If we don’t look after ourselves as we age, we can increase the risks of sarcopenia, a loss of muscle mass and strength. Studies show that the average adult loses 3-8% of their muscle mass each decade after the age of 30[6].

Sarcopenia can make you feel weak, increase the chances of fractures and has an overall impact on poor health among the elderly.

For more information on how you can maintain muscles as you age, have a read through our article about exercise over 50 in our interview with PT, Chris Zaremba.

Our bones change through the aging process, increasing fragility and brittleness because they shrink in size and density. You become more susceptible to fractures and you can even come a little shorter because the cartilage in the joints gets worn down.

What can we do to prevent these changes and aid digestion?

Healthy eating becomes more important as you age as the changes that happen to your body alters the way you digest food.

Fortunately, by making some positive changes to what you eat, you can improve your diet and lifestyle to lead a healthy journey in to mature age.

Fibre

Eat more fibre to aid digestion and reduce the chances of constipation. Fibre can be found in lots of fruit and vegetables, nuts grains and cereals. Eating a fibrous diet can lead to lower cholesterol, controlling blood sugar levels and makes it easier to manage a healthy weight.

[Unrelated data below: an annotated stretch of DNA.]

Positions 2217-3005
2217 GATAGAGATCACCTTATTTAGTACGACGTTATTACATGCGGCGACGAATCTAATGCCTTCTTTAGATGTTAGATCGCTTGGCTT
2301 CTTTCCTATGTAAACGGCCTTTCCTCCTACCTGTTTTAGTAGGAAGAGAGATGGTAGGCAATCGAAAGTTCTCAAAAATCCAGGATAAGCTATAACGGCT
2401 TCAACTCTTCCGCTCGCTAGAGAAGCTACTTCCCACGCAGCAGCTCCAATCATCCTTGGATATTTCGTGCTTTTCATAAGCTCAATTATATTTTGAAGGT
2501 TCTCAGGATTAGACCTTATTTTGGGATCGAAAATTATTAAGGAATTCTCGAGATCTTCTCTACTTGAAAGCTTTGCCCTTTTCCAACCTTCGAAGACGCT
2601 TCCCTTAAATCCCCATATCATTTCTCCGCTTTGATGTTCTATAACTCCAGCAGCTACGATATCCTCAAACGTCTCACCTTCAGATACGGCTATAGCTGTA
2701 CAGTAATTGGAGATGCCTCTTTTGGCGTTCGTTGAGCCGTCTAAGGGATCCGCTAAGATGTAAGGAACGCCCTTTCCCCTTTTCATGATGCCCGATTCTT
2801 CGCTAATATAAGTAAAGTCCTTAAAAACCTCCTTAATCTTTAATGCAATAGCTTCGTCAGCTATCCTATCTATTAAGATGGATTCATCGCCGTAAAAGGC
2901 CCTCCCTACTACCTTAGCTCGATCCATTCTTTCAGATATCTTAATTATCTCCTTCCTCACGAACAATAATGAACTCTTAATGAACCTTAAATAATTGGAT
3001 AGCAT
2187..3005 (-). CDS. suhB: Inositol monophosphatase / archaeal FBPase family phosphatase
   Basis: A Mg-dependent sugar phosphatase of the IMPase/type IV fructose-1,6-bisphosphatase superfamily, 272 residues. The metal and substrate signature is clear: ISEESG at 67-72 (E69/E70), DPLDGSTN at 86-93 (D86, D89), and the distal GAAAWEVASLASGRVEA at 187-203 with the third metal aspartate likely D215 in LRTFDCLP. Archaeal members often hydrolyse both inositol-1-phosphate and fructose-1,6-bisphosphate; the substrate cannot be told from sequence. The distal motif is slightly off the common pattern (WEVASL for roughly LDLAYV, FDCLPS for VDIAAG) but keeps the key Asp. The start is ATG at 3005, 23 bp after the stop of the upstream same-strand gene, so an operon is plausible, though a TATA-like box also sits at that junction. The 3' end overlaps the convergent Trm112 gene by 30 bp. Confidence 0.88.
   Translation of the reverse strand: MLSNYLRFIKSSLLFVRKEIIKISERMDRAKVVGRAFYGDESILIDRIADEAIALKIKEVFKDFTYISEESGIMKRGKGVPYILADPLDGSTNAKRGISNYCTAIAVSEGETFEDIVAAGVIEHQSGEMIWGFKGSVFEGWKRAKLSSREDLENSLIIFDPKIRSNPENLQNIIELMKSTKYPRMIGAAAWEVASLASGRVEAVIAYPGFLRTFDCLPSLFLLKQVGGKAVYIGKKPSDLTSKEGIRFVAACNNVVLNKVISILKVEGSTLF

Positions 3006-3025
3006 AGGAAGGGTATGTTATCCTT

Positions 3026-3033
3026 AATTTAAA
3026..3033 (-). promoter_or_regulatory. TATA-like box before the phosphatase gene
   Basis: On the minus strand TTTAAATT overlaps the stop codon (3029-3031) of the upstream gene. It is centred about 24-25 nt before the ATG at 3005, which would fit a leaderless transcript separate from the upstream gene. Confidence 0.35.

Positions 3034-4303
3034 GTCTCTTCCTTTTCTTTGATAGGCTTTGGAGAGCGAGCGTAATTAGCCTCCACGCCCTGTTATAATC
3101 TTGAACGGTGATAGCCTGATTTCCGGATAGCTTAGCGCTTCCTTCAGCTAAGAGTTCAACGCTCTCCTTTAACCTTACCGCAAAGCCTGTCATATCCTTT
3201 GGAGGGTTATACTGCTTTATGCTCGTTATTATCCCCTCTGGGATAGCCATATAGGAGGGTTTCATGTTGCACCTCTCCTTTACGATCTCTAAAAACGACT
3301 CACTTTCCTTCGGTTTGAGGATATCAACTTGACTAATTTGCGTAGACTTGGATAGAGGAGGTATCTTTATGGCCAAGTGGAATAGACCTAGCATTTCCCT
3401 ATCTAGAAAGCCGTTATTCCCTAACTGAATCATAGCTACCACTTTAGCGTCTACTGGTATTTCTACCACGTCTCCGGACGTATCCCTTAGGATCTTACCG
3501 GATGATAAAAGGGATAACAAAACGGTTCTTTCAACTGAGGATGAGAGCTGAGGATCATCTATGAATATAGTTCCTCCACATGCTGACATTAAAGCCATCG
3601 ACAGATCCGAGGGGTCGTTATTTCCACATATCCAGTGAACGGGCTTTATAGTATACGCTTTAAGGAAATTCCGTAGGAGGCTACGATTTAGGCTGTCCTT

bowl-of-cereal

Calcium

For bone health, increase the amount of calcium you consume. Calcium can be found in dairy products, vegetables such as broccoli, kale and salmon.

 glass-of-milk

Protein

Protein is another important nutrient as you age. It can help your body maintain muscle and prevent the onset of sarcopenia[7]. You can get protein from food sources such as lean meat, fish, milk, nuts and seeds.

 bowl-of-nuts

Vitamin D and B12

Increase your intake of vitamin D and vitamin B12 by adding fish to your diet such as salmon or tuna, enjoy a nice cut of steak or even some simple boiled eggs to consume your daily intake.

 hard-boiled-egg

Add supplements to your diet

According to Public Health England data, the majority of older adults are failing to get the recommended intakes across many vitamins and minerals. If you struggle to reach the recommended daily allowance, it could lead to chronic complaints later in life.

Supplements are a great way to make it easier to stay active, get more active and feel younger for longer.

Ailsa Hichens registered nutritional therapist and health coach said, “I am a believer in targeted supplements. I believe that everyone can get everything they need from the food provided that they have nothing wrong with them to start with and also that they eat a really good diet. I suspect that there are very few people who fall into this category and, therefore, some specific supplements are helpful depending on what's either wrong or to maintain general health”.

We have developed a range of supplements to meet your needs, targeting strong bones, healthy joints and even maintaining muscle.

Prime Fifty Strong Bones supplements contain vitamin D, vitamin K and calcium, the Healthy Joints supplements contain glucosamine, chondroitin and collagen. Maintaining Muscle contains whey and milk protein, plus a range of muscle supporting micronutrients.

Discover more about our supplements here.

 full-product-range

References

[1] https://www.ncbi.nlm.nih.gov/pubmed/8361073

[2] https://www.ncbi.nlm.nih.gov/pubmed/22772735

[3] https://www.ncbi.nlm.nih.gov/pmc/articles/PMC2920196/

[4] https://www.webmd.com/digestive-disorders/features/digestive-health-aging#1

[5] https://www.nutrition.org.uk/nutritionscience/life/dehydrationelderly.html

[6] https://www.ncbi.nlm.nih.gov/pmc/articles/PMC3276215/

[7] https://www.ncbi.nlm.nih.gov/pmc/articles/PMC4208946/